Event, Venue and Experience Management - BA (Hons)
My original hopes for going to university all fell apart when I left mainstream education at the age of 12.
If there’s an education supplement out there, I’ve done it; smaller schools, private tuition, correspondence learning, and even two Access to HE courses. Everything always seemed to come at the wrong time, or something serious would arise and I would have to drop out. The harder I fell behind, the harder it was to catch up.
I managed to get accepted onto a course at one university through a special pathway, which limited the selection courses I was allowed to do thanks to my educational history. I enjoyed it, but it really wasn’t my passion and I had no motivation. Despite everything I’d been through, I knew that I wouldn’t be satisfied if I dropped out again and didn’t go to uni like I always wanted.
While studying there, I was diagnosed with ADHD. The medication I was given put a massive stress on my body, physically and mentally. This, combined with my lack of motivation led me to drop out, yet again.
While studying, I’d been involved in running events for the university, which was something I really enjoyed. I wanted to get back into university, this time on a course I knew I’d love, so I came to a BCU Open Day to look at the film courses. It was my local uni and had a great reputation for vocational courses.
It was while I was at the Open Day that I saw the new events course and thought: “Actually, perhaps that’s what I want to do.” So instead, I checked out that course and was inspired by the way it was focussing on events as experiences, being as much creative as it was business focussed. I instantly knew that that was the career path I wanted to go down. It was a leap of faith and a massive risk for me considering my history, but I’m phenomenally glad I took the plunge.
It was a daunting start, considering my history. I’m also a decade older than the youngest person and five years older than the second oldest person on my course. I’m a mum, and live off campus, and have had a very different journey to everyone else. However none of these things matter now, and I haven’t felt like an outsider at all since being here. When you walk down the corridors, staff say hi and smile at you, and it’s the friendliest, most diverse mix of people I’ve ever seen. You don’t stand out – you are part of this mix of people who’re here for the same experience.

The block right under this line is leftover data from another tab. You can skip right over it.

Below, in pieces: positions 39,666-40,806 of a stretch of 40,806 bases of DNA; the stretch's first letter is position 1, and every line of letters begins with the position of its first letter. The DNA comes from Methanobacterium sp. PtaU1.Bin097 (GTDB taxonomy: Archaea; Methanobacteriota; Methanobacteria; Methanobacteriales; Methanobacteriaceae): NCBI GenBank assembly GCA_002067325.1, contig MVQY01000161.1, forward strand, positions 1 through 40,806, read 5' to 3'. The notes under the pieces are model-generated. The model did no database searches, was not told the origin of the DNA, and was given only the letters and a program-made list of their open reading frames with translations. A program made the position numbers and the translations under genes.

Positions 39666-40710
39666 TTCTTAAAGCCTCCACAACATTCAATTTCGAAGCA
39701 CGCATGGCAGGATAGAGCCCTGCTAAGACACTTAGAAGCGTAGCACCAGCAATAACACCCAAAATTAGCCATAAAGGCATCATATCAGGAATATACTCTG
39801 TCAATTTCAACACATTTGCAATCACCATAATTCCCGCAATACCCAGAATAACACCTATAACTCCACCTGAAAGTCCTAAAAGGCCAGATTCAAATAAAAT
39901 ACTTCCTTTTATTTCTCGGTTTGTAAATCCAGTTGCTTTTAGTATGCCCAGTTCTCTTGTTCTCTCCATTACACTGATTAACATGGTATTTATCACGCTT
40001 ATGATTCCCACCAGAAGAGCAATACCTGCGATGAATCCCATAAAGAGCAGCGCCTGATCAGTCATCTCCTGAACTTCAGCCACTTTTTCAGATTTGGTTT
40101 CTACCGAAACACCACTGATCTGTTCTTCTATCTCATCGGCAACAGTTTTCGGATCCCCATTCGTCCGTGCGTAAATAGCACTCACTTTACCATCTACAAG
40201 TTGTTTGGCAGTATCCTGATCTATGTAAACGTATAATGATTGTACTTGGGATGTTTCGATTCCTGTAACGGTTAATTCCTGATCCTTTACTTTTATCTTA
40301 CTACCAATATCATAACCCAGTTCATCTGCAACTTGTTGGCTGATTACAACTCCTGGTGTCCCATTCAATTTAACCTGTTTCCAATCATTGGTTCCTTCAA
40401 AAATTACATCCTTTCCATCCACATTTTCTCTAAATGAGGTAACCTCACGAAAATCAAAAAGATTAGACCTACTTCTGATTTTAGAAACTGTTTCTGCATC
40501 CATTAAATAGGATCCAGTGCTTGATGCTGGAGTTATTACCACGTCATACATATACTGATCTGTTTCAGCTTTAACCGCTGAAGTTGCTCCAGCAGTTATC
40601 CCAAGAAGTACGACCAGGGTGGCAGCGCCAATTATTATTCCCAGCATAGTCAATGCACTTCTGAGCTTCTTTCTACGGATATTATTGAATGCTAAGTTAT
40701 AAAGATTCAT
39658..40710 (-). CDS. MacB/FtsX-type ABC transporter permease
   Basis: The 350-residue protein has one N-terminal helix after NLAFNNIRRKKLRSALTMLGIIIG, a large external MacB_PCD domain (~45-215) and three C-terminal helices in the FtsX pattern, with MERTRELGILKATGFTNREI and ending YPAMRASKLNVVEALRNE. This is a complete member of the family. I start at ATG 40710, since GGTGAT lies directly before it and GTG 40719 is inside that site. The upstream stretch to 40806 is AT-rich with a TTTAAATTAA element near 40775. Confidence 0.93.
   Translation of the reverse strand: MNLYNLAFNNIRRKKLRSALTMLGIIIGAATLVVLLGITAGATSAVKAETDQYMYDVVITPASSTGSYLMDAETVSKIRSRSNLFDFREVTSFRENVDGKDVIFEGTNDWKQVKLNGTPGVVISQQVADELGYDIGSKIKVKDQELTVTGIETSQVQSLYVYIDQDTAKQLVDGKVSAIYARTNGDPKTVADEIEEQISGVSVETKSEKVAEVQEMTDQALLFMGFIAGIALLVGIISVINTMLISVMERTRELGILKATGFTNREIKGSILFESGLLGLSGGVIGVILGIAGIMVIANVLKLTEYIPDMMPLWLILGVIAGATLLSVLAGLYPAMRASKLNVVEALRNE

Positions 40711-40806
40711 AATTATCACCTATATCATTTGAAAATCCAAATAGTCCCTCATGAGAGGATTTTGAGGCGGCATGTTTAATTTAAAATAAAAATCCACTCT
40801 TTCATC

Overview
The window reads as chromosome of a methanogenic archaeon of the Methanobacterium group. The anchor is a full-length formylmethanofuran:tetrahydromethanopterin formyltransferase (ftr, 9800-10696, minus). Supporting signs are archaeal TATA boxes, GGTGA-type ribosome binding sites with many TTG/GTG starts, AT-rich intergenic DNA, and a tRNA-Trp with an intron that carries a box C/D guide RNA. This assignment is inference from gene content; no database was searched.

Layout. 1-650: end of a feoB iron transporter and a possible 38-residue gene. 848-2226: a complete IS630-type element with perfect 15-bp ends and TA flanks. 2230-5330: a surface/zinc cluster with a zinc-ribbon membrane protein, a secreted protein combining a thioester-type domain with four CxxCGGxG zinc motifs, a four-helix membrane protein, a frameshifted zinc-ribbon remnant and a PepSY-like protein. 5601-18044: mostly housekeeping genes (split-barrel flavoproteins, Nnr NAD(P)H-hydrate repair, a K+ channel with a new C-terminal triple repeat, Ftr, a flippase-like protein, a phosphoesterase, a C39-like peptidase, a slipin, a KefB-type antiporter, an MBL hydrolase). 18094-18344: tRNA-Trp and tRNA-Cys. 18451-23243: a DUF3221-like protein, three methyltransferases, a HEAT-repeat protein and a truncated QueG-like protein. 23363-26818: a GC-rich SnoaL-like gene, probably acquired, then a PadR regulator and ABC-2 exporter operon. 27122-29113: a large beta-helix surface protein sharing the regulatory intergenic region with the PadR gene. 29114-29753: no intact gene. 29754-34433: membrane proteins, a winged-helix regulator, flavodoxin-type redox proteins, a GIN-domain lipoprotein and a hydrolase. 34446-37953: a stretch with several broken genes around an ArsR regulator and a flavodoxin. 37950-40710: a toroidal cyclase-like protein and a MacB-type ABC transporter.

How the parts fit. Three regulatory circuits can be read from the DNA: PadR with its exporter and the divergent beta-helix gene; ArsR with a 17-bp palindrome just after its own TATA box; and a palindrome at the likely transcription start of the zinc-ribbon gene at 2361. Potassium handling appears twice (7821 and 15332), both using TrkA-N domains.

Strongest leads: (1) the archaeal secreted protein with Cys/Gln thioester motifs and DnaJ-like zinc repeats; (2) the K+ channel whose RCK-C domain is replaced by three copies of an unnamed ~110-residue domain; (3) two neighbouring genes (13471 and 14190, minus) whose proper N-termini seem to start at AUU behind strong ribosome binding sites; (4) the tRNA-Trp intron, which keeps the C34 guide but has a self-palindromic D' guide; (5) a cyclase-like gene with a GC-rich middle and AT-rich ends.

I’ve been here less than a full year, but already feel so much more motivated and confident. When applying for jobs in the past, I’d have to find ways to patch over holes in my CV, whereas I’ve now had so many opportunities here I’m having trouble getting it down to two pages! The tutors have gone above and beyond to give us the best experiences and the best chance of success later on in life.
To me, ‘I AM BCU’ is both freedom and opportunity. I’ve spent my whole life being judged, given labels and having assumptions made about me. Here, in my first year here, I’ve been opened to opportunity, to discover myself, and get to know people I would never have met before both personally and career-wise. BCU gets Birmingham as a city – it’s diverse, full of culture, full of spice and flavour and colour and vibrance.
I’ve met people at BCU who have experienced life and get what life is about. We are open, welcome, and opportunistic, and experienced both as people and as professionals.
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